LA Councilmembers Are Pushing for an LA Electric Vehicle 'Master Plan'

Zac Estrada

Zac Estrada is a reporter covering transportation, technology and policy. A former reporter for The Verge and Jalopnik, his work has also appeared in Automobile Magazine, Autoweek, Pacific Standard, Boston.com and BLAC Detroit. A native of Southern California, he is a graduate of Northeastern University in Boston. You can find him on Twitter at @zacestrada.

LA Councilmembers Are Pushing for an LA Electric Vehicle 'Master Plan'

There are a number of government-backed initiatives in Los Angeles currently in motion to shift to improving air quality and electric vehicle adoption. But two City Council members believe multiple — and sometimes disjointed — plans aren't making progress in the face of the climate crisis.


On Friday, Paul Krekorian (District 2) and Mitch O'Farrell (District 13) introduced a motion to create an electric vehicle master plan for Los Angeles, effectively bringing together all of the existing moves by the city and the L.A. Department of Water and Power to create a "roadmap" for electrification of vehicles.

The master plan is intended to lead into the LA100 study to get the city entirely on renewable energy sources as soon as 2035.

Their motion came days before the U.S. Senate passed a $1 trillion infrastructure bill that includes $7.5 billion for electric vehicle charging stations and $73 billion to upgrade the nation's electricity grid.

"Reducing and eliminating greenhouse gas directly benefits the working class and communities of color, as millions live adjacent to busy streets and even busier highways," O'Farrell said in a statement to dot.LA. "To achieve equitable de-carbonization we must focus our investments thoughtfully and strategically."

O'Farrell represents neighborhoods including Atwater Village, Elysian Valley and Hollywood. He is also the chair of the City Council's Energy, Climate Change, Environmental Justice, and Los Angeles River Committee.

The master plan is also aimed at some of L.A.'s most congested and polluted corridors. In District 13, that includes the 110/101 interchange, as well as portions along Interstate 5.

In the motion, Krekorian and O'Farrell want the city and LADWP to work together on the master plan to best utilize state and federal funding for the mass adoption of EVs. The plan would also include an "equitable placement of electric vehicle infrastructure," across the city, including provisions for residential, commercial and industrial users.

The motion, which builds on the 2015 Los Angeles Sustainability Plan, as well as the 2019 Los Angeles Green New Deal, came one day after President Biden signed an executive order that set a goal for half of all new car sales to be either plug-in hybrids, full battery electric vehicles or hydrogen fuel cell vehicles by 2030.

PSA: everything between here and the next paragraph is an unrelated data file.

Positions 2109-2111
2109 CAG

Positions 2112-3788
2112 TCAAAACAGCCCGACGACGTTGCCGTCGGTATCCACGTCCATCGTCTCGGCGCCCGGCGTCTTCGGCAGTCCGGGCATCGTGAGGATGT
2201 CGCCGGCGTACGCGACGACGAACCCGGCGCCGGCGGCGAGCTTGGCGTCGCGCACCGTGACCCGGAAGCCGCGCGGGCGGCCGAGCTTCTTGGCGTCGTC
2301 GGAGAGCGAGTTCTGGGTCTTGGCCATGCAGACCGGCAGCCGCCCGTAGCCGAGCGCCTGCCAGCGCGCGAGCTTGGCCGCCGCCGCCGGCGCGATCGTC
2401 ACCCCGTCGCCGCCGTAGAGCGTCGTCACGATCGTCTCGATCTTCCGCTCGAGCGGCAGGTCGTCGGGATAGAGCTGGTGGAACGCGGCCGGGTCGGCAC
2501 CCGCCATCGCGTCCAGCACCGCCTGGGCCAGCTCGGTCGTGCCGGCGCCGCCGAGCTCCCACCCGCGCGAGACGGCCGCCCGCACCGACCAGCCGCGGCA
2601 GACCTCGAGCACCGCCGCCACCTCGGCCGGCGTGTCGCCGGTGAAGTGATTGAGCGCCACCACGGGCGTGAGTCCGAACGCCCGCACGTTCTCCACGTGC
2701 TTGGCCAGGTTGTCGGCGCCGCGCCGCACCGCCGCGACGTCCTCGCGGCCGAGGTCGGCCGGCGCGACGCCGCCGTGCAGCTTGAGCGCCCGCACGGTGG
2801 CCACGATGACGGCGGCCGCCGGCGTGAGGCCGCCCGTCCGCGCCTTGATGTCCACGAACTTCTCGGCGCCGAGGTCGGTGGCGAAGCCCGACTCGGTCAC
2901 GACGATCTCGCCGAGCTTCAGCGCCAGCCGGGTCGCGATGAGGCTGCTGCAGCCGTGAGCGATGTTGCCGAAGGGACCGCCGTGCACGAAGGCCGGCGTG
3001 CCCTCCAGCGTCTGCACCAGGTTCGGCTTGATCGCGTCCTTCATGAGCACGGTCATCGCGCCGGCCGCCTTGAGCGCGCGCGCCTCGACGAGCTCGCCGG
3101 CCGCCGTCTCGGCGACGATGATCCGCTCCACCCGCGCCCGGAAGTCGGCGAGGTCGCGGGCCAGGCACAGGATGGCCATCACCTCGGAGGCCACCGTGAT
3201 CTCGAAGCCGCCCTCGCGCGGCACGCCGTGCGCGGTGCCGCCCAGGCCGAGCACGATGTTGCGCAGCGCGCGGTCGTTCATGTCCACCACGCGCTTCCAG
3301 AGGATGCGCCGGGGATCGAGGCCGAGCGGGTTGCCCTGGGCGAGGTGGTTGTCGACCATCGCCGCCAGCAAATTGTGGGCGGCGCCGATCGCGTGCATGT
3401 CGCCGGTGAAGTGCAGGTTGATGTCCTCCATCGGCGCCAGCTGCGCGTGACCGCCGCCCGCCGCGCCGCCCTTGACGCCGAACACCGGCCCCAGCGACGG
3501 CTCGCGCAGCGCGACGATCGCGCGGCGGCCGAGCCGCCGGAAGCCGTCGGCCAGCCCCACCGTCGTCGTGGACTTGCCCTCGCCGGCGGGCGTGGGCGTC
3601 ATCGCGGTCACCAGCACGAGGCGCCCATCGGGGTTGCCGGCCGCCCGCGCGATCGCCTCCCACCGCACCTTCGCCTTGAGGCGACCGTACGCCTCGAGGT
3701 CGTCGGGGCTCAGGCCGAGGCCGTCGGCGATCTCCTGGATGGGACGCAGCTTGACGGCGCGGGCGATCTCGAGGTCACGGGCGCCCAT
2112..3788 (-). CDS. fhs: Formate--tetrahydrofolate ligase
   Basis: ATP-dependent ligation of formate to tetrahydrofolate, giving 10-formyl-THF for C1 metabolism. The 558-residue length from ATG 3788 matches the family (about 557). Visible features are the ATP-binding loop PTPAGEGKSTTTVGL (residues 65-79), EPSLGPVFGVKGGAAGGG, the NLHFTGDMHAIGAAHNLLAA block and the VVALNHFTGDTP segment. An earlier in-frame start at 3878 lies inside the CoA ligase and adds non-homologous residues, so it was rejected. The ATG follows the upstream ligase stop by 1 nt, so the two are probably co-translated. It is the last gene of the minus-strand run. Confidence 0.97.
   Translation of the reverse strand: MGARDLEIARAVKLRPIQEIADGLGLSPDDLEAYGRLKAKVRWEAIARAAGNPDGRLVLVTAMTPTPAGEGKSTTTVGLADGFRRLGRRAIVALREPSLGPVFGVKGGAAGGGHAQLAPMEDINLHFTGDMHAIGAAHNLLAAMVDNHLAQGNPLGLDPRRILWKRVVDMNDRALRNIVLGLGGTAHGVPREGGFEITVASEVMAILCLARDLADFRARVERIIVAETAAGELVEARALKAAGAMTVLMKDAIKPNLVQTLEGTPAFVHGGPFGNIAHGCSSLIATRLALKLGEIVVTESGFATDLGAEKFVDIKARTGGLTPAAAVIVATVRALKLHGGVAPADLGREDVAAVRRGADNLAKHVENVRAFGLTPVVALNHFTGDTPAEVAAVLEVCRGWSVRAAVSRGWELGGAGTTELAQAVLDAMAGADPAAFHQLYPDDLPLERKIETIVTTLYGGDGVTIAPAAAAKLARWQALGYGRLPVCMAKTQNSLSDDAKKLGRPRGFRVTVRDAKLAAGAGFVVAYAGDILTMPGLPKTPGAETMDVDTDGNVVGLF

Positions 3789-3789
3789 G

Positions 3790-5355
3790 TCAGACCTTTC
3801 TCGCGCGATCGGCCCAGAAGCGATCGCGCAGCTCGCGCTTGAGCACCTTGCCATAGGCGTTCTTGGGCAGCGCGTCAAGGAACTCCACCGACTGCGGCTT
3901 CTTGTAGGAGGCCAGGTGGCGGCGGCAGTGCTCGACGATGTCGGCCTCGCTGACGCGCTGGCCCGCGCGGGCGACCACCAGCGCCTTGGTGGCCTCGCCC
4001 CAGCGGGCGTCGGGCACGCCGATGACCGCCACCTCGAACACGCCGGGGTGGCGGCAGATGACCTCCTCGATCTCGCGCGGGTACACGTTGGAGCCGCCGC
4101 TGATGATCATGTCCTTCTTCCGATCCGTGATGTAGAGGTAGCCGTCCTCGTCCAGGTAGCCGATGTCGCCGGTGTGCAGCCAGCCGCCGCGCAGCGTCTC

And it also came just a few days before an Intergovernmental Panel on Climate Change report warning of widespread temperature changes and rising sea levels globally.

In January, Mayor Eric Garcetti identified 62,851 EVs registered within the city, less than 1% of the vehicle population. The city has already committed to going to an all-electric fleet of government vehicles by 2028.

In addition, the city still has a goal of providing 28,000 commercial vehicle charging stations by the end of the decade, and 15,000 by 2025. L.A. also has just over 11,000 chargers for commercial EVs.

For passenger vehicles, the city has worked to install charging stations at government buildings, city parks and libraries. LADWP is also in the middle of installing curbside chargers mounted on street lamp posts throughout L.A.

O'Farrell's office told dot.LA that incentives for residents and businesses should factor into the master plan, though they haven't determined the scope.

While LADWP currently has its own programs for residential, low-income vehicle owners and commercial customers, much of it depends on available state funding, which in turn relies on federal funding. The new infrastructure bill could change some of the existing programs.

A new federal infrastructure bill may also affect how much funding can go to building out the public charging network and rebates offered to LADWP customers.

And a master plan eventually approved by the city could face hurdles similar to the federal bill, especially following Garcetti's ambassadorship nomination last month and the gubernatorial recall election in September.

O'Farrell's office hopes the master plan motion comes before the energy and climate change committee sometime next month, with the intent to put it to the full council in October.

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Genies Wants To Help Creators Build ‘Avatar Ecosystems’

Christian Hetrick

Christian Hetrick is dot.LA's Entertainment Tech Reporter. He was formerly a business reporter for the Philadelphia Inquirer and reported on New Jersey politics for the Observer and the Press of Atlantic City.